Chemistry professor wins National Science Foundation CAREER Award for analysis of advanced fuel cell polymers
March 2, 2009
Louis A. Madsen, assistant professor of chemistry in the College of Science and the Macromolecules and Interfaces Institute at Virginia Tech, has earned a $475,000 National Science Foundation (NSF) Faculty Early Career Development (CAREER) Award.
Madsen’s research focuses on improving advanced polymers for fuel cells and reverse-osmosis water purification by combining detailed analysis of these materials with theoretical understanding.
“Water and energy represent our most pressing needs for sustainable life on this planet,” Madsen said. “Hydrogen fuel cells form a promising link in future sustainable energy production and distribution cycles, while clean water needs worldwide are putting increased demand on advanced purification techniques. Advanced polymers can fill these roles, but require further development to come into everyday use.”
CAREER awards are made to outstanding young faculty members who present career development plans that effectively integrate research and education, with an emphasis on combining the excitement of research with inspired teaching. The CAREER program offers the NSF’s most prestigious awards for outstanding faculty early in their profession.
Madsen’s research will focus on revealing new and pivotal aspects of charged polymers used in water purification and in fuel cells.
“We currently do not have a detailed picture of how small molecules and ions travel inside these polymer membranes, only a vague sketch,” Madsen said. For example, we do not understand exactly how key components such as water travel inside these membranes. We know that water travels in some sort of nanometer-size channels. My research will focus on how collective arrangements and alignments of these channels influence proton conductivity in a fuel cell, or water/salt separation efficiency.”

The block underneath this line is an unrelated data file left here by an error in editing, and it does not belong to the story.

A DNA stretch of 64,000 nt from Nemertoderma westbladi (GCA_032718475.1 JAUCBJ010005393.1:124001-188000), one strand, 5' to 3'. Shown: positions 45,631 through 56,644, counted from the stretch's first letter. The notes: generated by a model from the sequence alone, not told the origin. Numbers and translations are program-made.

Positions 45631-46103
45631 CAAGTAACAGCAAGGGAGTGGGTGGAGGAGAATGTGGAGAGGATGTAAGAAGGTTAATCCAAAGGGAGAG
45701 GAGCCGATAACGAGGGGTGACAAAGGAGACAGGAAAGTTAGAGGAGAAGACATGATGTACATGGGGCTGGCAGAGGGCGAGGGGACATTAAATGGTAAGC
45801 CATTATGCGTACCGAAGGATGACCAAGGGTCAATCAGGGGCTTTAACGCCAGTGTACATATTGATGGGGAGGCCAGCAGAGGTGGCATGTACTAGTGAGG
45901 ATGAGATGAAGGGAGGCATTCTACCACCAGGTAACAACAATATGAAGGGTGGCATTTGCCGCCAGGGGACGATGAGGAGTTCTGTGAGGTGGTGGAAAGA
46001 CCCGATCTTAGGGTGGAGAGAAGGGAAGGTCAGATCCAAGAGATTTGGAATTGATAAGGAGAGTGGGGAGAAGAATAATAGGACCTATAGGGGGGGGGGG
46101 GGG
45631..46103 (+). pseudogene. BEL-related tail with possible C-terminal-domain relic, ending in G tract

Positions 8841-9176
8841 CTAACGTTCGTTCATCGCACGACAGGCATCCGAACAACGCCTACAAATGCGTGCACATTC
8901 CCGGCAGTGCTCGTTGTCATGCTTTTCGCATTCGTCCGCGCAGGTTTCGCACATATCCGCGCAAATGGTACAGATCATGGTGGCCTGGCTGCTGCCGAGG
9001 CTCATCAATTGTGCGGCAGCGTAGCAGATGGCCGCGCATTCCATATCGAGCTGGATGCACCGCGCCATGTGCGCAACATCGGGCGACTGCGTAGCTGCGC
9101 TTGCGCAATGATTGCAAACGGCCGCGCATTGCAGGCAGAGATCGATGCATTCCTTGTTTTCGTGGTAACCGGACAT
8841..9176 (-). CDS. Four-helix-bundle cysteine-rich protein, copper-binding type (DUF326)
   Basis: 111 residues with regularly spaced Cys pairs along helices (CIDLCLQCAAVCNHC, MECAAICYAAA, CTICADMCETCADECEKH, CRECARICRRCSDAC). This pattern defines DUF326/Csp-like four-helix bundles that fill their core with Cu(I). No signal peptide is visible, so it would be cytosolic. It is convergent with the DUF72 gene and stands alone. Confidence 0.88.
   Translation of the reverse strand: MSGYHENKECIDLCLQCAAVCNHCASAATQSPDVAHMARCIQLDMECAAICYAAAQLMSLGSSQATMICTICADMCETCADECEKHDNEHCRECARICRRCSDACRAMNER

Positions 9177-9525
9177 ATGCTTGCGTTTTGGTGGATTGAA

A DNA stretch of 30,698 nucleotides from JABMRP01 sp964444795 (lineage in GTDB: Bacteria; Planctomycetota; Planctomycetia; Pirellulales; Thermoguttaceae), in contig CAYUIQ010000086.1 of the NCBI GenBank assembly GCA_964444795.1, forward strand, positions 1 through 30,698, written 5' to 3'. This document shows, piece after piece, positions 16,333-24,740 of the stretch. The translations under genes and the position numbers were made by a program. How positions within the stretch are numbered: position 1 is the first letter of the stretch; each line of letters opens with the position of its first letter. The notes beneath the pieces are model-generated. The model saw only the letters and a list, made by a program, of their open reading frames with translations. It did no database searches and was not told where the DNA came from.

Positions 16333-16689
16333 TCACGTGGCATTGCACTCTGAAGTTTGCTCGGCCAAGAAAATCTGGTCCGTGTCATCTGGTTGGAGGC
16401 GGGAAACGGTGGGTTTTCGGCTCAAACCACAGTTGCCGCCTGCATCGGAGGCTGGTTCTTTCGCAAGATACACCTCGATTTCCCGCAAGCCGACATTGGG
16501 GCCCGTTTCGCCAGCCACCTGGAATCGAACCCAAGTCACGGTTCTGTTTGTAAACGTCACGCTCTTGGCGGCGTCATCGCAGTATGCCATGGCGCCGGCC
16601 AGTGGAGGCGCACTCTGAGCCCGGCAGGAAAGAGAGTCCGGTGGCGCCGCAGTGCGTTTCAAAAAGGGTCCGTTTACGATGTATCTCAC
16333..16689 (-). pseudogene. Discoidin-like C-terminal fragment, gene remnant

In order to understand the mechanisms for these materials’ behavior in depth and improve performance, Madsen will apply a range of magnetic resonance, electron microscopy, and computer modeling techniques. He is adapting and improving cutting-edge magnetic resonance techniques to studies of advanced polymers.
Madsen’s project plan encompasses education of promising university students and will build an outreach program specifically for girls in elementary school and their parents.
“The program aims to build strong future scientists from a group still under-utilized in today’s workforce, he said.”
Madsen earned his Ph.D. in chemistry from the California Institute of Technology, where he worked on fundamental advances to nuclear magnetic resonance spectroscopy and imaging. He conducted postdoctoral work at the University of North Carolina and joined the Virginia Tech faculty in 2006.
The Department of Chemistry is part of the College of Science. For more news from the college see College of Science News.
Read the related University Spotlight, "Virginia Tech faculty members make a success of CAREER."